An international, large-scale multicentre study of 33 spine institutes indicates that facet joint tropism—also known as facet joint angulation asymmetry—may be developmental in origin or may be a combination of developmental aspects and secondary changes of degenerative effects. This finding goes against the traditional view that facet joint tropism is purely secondary to remodelling changes as a result of degenerative spondylolisthesis.
Writing in Scoliosis and Spinal Disorders, Dino Samartzis (The University of Hong Kong, China) and others report that there is “still a lack of general understanding” about how facet joint tropism develops, adding that it “remains controversial whether facet joint tropism is a pre-existing developmental phenomena or secondary to progressive remodelling of the joint structure due to degenerative changes”. They explain that the “traditional” view has been that degenerative spondylolisthesis alters kinematics and load distribution, which may lead to secondary changes such as facet joint tropism. They also note that that facet joint tropism may increase degenerative changes (by increasing motion and instability changes), according to an emerging, alternative view. Instead of resulting from degenerative spondylolisthesis, facet joint tropism may in fact play a role in its cause.
The aim of the study, which was undertaken by the AOSpine Asia Pacific Research Collaboration Consortium, was to explore the developmental origins of facet joint tropism. It “addressed the occurrence of facet joint tropism of the lower lumbar spine (L3–S1) in a degenerative spondylolisthesis patient model within the Asia Pacific Region to determine if facet tropism occurred at levels with degenerative spondylolisthesis and at those adjacent to non-degenerative spondylolisthesis segments,” Samartzis et al commented.
In the study, the authors identified 349 patients with single-level degenerative spondylolisthesis. In this population, 34.7% had tropism at one level, 28.7% had tropism at two levels, and 14.3% had tropism at three levels—only 22.3% did not have tropism at any levels. However, tropism was most prevalent in patients with degenerative spondylolisthesis at levels L4–L5 (76.5% of patients).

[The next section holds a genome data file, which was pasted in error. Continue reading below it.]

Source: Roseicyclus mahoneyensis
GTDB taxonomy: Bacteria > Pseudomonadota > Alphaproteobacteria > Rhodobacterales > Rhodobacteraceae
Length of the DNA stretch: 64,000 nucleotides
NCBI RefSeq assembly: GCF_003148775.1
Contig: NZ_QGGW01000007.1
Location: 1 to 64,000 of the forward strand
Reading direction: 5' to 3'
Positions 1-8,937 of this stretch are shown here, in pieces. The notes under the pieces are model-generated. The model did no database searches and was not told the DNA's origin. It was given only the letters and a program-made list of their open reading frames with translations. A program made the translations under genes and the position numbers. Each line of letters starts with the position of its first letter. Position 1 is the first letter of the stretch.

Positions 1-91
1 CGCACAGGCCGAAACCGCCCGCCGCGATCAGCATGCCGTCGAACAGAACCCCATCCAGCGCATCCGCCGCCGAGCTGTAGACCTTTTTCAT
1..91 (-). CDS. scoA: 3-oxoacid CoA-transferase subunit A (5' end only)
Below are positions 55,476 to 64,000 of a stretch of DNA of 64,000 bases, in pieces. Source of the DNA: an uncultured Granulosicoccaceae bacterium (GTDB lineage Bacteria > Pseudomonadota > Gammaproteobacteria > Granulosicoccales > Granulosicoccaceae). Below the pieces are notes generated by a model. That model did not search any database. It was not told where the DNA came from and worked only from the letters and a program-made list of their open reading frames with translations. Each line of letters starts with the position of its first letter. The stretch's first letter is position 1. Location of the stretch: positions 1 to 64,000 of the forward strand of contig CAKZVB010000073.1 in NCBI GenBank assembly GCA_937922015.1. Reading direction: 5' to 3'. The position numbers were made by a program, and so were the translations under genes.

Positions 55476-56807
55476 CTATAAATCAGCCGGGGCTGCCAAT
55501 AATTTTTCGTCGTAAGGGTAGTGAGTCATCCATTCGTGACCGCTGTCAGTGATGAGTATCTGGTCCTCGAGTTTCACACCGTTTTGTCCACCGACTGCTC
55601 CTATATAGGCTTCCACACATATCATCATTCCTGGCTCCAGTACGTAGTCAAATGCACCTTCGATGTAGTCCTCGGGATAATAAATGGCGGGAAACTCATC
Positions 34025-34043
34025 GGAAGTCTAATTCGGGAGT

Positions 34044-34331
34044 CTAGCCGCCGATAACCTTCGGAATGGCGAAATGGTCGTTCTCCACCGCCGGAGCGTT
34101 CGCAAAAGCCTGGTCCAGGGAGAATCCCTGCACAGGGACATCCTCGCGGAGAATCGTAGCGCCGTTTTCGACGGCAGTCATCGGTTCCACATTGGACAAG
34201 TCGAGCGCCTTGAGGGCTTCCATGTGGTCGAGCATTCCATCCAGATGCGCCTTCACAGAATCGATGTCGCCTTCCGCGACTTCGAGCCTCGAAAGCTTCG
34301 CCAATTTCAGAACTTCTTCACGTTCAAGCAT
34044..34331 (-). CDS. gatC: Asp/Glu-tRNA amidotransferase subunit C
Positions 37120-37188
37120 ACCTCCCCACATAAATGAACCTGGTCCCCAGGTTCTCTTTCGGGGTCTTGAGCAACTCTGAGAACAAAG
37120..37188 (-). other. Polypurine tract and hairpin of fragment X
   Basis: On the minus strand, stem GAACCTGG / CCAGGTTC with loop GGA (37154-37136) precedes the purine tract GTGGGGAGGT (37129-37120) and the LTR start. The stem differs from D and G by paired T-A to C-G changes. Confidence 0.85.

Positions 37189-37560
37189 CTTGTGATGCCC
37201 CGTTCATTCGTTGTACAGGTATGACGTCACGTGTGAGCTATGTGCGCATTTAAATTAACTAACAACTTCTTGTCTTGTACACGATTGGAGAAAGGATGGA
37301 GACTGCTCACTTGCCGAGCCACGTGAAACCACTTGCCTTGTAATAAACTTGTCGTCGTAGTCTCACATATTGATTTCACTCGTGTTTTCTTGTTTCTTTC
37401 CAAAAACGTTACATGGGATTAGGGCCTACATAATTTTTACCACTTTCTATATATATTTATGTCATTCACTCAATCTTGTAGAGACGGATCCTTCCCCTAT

Samartzis et al report that 50.6% of patients with degenerative spondylolisthesis at levels L4–L5 had tropism, compared with 47.1% of patients with degenerative spondylolisthesis at levels L3–L4 and 31.1% of those with degenerative spondylolisthesis at levels L5–LS1. Furthermore, they found that while tropism was more common at an L4–L5 degenerative spondylolisthesis than at adjacent non-degenerative spondylolisthesis levels, “similar tropism rates were noted at adjacent levels in relation to a L5–S1 degenerative spondylolisthesis and at higher rates at adjacent levels in relation to a L3–L4 degenerative spondylolisthesis.” The authors noted, “In the setting of degenerative spondylolisthesis levels, the immediate adjacent and more distal levels had similar tropism rates between each other”.
According to Samartzis et al, the finding that tropism is present in lumbar levels “with and without” degenerative spondylolisthesis is “contrary to the traditional thought that such facet orientation is secondary to remodelling changes as a result of the degenerative spondylolisthesis”. They added that, instead, their study “lends further credence” to the view that facet joints “directly or indirectly” may play a role in degenerative disc changes. However, the authors noted that their study does not exclude tropism being secondary to degenerative spondylolisthesis. “In fact, in some individuals, this [tropism] could be a combination of developmental and secondary changes,” Samartzis et al stated, concluding that further studies are needed. However, as Samartzis further stated, “If these observations continue to hold up, we may perhaps identified a new imaging biomarker and potential alternative understanding to the drivers of spine degeneration.”